Smith v. Sprint/United Management Company et al
ORDER; 48 Defendants' Unopposed Motion for Stay of Discovery is DENIED, by Magistrate Judge Kathleen M. Tafoya on 9/16/15.(morti, )
IN THE UNITED STATES DISTRICT COURT
FOR THE DISTRICT OF COLORADO
Magistrate Judge Kathleen M. Tafoya
Civil Action No. 15–cv–00550–WJM–KMT
SPRINT/UNITED MANAGEMENT COMPANY, and
LINDSAY MASON, individually,
This matter is before the court on “Defendants’ Unopposed Motion for Stay of
Discovery” (Doc. No. 48, filed July 17, 2015.)
In their Motion to Stay, Defendants seek to stay discovery in this matter until a ruling is
issued as to its Motion to Dismiss (Doc. No. 48). At the outset, the court notes that it granted
Plaintiff’s motion to amend his complaint, which mooted the Motion to Dismiss. (See Doc. No.
55.) The Motion to Dismiss asserted that Plaintiff=s Complaint should be dismissed pursuant to
Federal Rules of Civil Procedure 12(b)(1) and (6). (See id.)
The Federal Rules of Civil Procedure do not expressly provide for a stay of proceedings.
See String Cheese Incident, LLC v. Stylus Shows, Inc., 02-CV-01934-LTB-PA, 2006 WL
894955, at *2 (D. Colo. March 30, 2006). Federal Rule of Civil Procedure 26 does, however,
[a] party or any person from whom discovery is sought may move for a protective order
in the court where the action is pending . . . The court may, for good cause, issue an order
to protect a party or person from annoyance, embarrassment, oppression, or undue burden
or expense . . . .
Fed. R. Civ. P. 26(a).
A motion to stay discovery is an appropriate exercise of this court’s discretion. Landis v.
N. Am. Co., 299 U.S. 248, 254-255 (1936). “The power to stay proceedings is incidental to the
power inherent in every court to control the disposition of the causes on its docket with economy
of time and effort for itself, for counsel, and for litigants. How this can best be done calls for the
exercise of judgment, which must weigh competing interests and maintain an even balance.” Id.
(citing Kansas City S. Ry. Co. v. United States, 282 U.S. 760, 763 (1931)).
The underlying principle in determination of whether to grant or deny a stay clearly is
that “[t]he right to proceed in court should not be denied except under the most extreme
circumstances.” Commodity Futures Trading Comm’n v. Chilcott Portfolio Mgmt., Inc., 713
F.2d 1477, 1484 (10th Cir. 1983) (quoting Klein v. Adams & Peck, 436 F.2d 337, 339 (2d Cir.
1971)). In other words, stays of the normal proceedings of a court matter should be the
exception rather than the rule. As a result, stays of all discovery are generally disfavored in this
District. Chavez v. Young Am. Ins. Co., No. 06BcvB02419BPSFBBNB, 2007 WL 683973, at *2
(D. Colo. Mar. 2, 2007) (citation omitted).
Nevertheless, “a court may decide that in a particular case it would be wise to stay
discovery on the merits until [certain challenges] have been resolved.” 8A Charles Alan Wright,
Arthur R. Miller & Richard L. Marcus, FEDERAL PRACTICE AND PROCEDURE ' 2040, at 198 (3d
ed. 2010). Courts have routinely recognized that discovery may be inappropriate while issues of
immunity or jurisdiction are being resolved. See, e.g., Siegert v. Gilley, 500 U.S. 226, 231B32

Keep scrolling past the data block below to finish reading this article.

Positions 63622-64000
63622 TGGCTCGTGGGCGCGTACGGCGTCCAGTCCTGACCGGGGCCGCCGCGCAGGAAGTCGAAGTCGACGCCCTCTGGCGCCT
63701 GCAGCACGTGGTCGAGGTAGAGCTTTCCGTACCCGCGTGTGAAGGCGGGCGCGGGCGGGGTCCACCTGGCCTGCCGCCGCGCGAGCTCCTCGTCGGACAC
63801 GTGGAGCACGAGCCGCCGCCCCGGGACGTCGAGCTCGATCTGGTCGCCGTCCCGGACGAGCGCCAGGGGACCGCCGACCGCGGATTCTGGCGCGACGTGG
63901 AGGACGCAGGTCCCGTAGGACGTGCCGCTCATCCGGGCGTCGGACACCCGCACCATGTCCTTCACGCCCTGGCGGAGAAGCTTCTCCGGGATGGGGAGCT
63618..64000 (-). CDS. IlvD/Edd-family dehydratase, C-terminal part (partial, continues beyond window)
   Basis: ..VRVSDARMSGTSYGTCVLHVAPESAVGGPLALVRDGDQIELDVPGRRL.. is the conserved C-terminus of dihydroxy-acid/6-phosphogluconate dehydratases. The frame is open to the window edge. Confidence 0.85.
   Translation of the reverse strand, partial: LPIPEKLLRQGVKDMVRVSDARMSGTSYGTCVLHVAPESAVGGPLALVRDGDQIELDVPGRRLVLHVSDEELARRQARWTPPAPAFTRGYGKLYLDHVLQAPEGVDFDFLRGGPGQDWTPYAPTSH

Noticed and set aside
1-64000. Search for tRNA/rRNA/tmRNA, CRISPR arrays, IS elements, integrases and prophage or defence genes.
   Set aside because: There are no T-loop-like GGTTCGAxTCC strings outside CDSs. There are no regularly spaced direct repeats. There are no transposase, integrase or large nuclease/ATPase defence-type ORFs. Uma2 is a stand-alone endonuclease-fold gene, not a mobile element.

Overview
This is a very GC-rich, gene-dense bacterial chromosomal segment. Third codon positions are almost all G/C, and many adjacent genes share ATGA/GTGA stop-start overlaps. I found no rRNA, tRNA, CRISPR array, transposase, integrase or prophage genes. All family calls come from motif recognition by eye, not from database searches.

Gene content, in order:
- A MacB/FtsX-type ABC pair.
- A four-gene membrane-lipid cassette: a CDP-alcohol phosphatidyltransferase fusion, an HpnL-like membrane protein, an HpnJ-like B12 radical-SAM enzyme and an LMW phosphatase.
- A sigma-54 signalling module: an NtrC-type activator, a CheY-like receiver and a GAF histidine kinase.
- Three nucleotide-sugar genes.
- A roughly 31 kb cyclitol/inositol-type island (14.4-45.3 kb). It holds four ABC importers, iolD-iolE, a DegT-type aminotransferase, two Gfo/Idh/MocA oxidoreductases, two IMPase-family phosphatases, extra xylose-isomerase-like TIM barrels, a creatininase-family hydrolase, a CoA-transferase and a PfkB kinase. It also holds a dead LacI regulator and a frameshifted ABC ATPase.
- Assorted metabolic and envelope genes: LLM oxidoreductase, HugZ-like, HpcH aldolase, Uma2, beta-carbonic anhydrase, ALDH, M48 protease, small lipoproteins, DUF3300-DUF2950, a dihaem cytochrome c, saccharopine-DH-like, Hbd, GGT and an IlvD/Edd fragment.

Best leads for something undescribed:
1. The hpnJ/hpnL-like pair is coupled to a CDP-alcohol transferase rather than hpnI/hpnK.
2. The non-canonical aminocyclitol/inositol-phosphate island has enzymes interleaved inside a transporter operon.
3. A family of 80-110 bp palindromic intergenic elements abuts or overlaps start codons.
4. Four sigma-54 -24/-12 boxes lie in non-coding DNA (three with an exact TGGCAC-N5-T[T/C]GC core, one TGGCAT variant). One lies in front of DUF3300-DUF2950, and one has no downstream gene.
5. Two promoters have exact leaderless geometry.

(1991) (noting that immunity is a threshold issue and discovery should not be allowed while the
issue is pending); Workman v. Jordan, 958 F.2d 332, 336 (10th Cir. 1992) (same); Gilbert v.
Ferry, 401 F.3d 411, 415B16 (6th Cir. 2005) (finding stay permissible pending ruling on a
dispositive motion asserting a jurisdictional issue); Democratic Republic of Congo v. FG
Hemisphere Assocs., LLC, 508 F.3d 1062, 1064 (D.C. Cir. 2007) (noting that the reason
jurisdictional defenses should be raised at the outset is to avoid unnecessary litigation).
When considering a stay of discovery, this court has considered the following factors:
(1) the plaintiff’s interests in proceeding expeditiously with the civil action and the potential
prejudice to plaintiff of a delay; (2) the burden on the defendants; (3) the convenience to the
court; (4) the interests of persons not parties to the civil litigation; and (5) the public interest.
String Cheese Incident, 2006 WL 894955, at *2 (citing FDIC v. Renda, No. 85-2216-O, 1987
WL 348635, at *2 (D. Kan. Aug. 6, 1987)).
The court acknowledges that Plaintiff has an interest in proceeding expeditiously with
this matter. Moreover, the court is not convinced that Defendants would face a significant
burden by proceeding with discovery. In their mooted motion to dismiss, Defendants asserted
that the court lacks jurisdiction over only one of Plaintiff’s claims. The mooted motion to
dismiss, if it had been granted, would have dismissed only one defendant from the case. The
mooted motion to dismiss did not seek dismissal of all of the plaintiff’s claims. The court
assumes the defendants will file a motion to dismiss Plaintiff’s amended complaint on the same
or similar bases as their mooted motion to dismiss. Granting a stay under these circumstances
would suggest that a stay of discovery is appropriate nearly any time a defendant files a motion
to dismiss. This result would not only be contrary to the disfavored status of stays in this
District, see Bustos v. United States, 257 F.R.D. 617, 623 (D. Colo. 2009), but would also make
the court’s docket thoroughly unpredictable and, hence, unmanageable, Sanaah v. Howell, 08-cv02117-REB-KLM, 2009 WL 980383, at *1 (D. Colo. Apr. 9, 2009).
Finally, neither the interests of nonparties nor the public interest in general prompts the
court to reach a different result. Indeed, the public interest favors the prompt and efficient
handling of all litigation. Sanaah, 2009 WL 980383, at *1. Accordingly, on balance, the court
finds that a stay of this case is unwarranted.
Therefore, for the foregoing reasons, it is
ORDERED that “Defendants’ Unopposed Motion for Stay of Discovery” (Doc. No. 48)
Dated this 16th day of September, 2015.
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